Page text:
It is unclear why Meadows paid a polling company weeks after announcing his retirement from Congress, and possibly months after having made the decision, as Politico’s reporting suggests. Similarly, it seems Meadows would owe an explanation for $6,000 in fundraising consulting expenses for a dead campaign that went on to raise less than $300 in net contributions for all of 2020 to date.
“While some of the campaign’s expenses in the first quarter might be justified,” Brendan Fischer of the CLC told Salon, “those meal and grocery expenses from the period after Meadows resigned from Congress raise the most red flags for me. Those post-April expenses for meals at the Capitol Hill Club and groceries cannot possibly be connected to Meadows’ candidacy or congressional duties, since he was neither a candidate nor a congressman at that time.”
The spending continued after Meadows established his new PAC, Freedom First, which has not raised any money since its July 1 inception. It remains unclear exactly what could legitimize the $14,500 in campaign expenses reported since then.
Those expenditures include several meal purchases, including $1,000 at the Capitol Hill Club on July 21. Remarking on that expense, Fischer pointed out that the FEC, in response to a CLC complaint, fined former Rep. Cliff Stearns, a Florida Republican, in 2019 for using his old campaign account to pay for Capitol Hill Club dues and meals, among other things.
Then, in August, Freedom First reported its largest expenditure: A $10,000 PAC donation, the maximum amount allowable under election law, made to Ralph Sexton Ministries on Aug. 10. The Meadows campaign had previously reported only one other contribution to the organization, of $1,000 in April 2019.
Sexton ran a church in Asheville that Debbie Meadows and Lynda Bennett both attended. He introduced the two women, along with Jim Jordan’s wife, Polly, to a crowd of churchgoers this winter, according to local outlet the Mountaineer. Sexton announced his retirement from the church on Saturday, two months after the $10,000 contribution from Freedom First.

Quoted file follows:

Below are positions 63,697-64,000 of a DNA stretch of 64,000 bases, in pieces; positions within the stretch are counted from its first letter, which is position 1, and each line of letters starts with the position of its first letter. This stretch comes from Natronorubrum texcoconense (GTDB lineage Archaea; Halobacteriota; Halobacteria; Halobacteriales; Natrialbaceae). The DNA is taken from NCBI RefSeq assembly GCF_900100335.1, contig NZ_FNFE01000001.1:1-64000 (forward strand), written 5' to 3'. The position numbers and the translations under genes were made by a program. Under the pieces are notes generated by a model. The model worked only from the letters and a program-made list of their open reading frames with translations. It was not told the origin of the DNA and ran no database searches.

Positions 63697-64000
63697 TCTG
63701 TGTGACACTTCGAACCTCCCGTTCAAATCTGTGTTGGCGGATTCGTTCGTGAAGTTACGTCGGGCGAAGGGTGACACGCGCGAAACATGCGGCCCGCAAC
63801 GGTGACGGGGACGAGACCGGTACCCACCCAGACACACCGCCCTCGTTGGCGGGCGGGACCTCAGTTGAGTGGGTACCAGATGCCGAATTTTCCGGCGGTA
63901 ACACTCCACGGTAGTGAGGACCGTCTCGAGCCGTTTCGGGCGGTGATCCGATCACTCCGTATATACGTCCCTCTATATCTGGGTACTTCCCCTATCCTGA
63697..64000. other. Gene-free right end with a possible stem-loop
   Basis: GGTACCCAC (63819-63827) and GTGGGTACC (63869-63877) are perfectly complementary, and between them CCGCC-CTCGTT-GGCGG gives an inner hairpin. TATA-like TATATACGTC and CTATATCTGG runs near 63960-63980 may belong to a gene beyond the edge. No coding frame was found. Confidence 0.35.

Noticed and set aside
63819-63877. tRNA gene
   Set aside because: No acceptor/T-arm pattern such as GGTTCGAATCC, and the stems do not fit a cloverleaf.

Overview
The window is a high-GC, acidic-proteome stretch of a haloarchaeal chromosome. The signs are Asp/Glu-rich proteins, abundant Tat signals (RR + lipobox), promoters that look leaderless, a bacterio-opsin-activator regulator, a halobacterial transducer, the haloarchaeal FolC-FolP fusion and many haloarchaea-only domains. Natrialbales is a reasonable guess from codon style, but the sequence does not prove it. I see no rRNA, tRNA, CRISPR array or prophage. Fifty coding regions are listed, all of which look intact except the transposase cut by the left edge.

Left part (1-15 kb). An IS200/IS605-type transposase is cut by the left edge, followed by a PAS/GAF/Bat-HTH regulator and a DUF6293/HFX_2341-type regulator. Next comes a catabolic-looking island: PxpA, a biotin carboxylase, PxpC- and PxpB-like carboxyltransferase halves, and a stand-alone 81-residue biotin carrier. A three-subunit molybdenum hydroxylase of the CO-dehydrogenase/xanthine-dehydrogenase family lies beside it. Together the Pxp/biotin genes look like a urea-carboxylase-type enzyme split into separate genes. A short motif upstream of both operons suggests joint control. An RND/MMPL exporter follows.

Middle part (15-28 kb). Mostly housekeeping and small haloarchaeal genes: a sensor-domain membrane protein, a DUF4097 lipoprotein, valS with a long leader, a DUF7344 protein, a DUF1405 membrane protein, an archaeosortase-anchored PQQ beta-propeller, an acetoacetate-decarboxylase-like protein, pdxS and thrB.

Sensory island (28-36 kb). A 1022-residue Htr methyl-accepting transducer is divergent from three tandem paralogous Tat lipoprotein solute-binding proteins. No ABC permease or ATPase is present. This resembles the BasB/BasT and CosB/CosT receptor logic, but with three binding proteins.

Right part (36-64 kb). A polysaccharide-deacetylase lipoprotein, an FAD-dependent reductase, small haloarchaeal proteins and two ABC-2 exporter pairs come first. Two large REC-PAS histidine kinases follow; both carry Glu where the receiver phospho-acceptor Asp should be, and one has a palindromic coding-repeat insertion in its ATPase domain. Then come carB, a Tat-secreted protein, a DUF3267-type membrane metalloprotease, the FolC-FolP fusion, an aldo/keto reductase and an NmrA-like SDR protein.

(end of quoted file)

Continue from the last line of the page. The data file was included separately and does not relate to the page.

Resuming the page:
Bennett’s campaign finished $70,000 in debt, and she still needs to return the Meadows campaign’s $2,000 general election contribution, since she lost the Republican primary and is not on the ballot in November. Her campaign has $1,000 cash on hand, according to filings.
However, the lion’s share of Bennett’s outstanding debt is owed to herself: She loaned her campaign $80,000 on the last day of 2019, days after Meadows announced his retirement.
Freedom First has still not raised any money after all of this activity, but it continued to spend into September, including at the Trump International Hotel in Washington. In August it filed a series of payments to Tower Digital, Meadows’ brother’s company, as well a $240 payment to Costco and $1,000 to the Community Foundation of Greater Greensboro.
“You can’t use campaign funds to buy your groceries at Costco,” said Kappel.
Freedom First’s most recent payment was reported on Sept. 24: an Uber ride, for $80.32.
Lynda Bennett’s campaign did not reply to Salon’s detailed request for comment. The White House did not reply to multiple detailed requests for comment.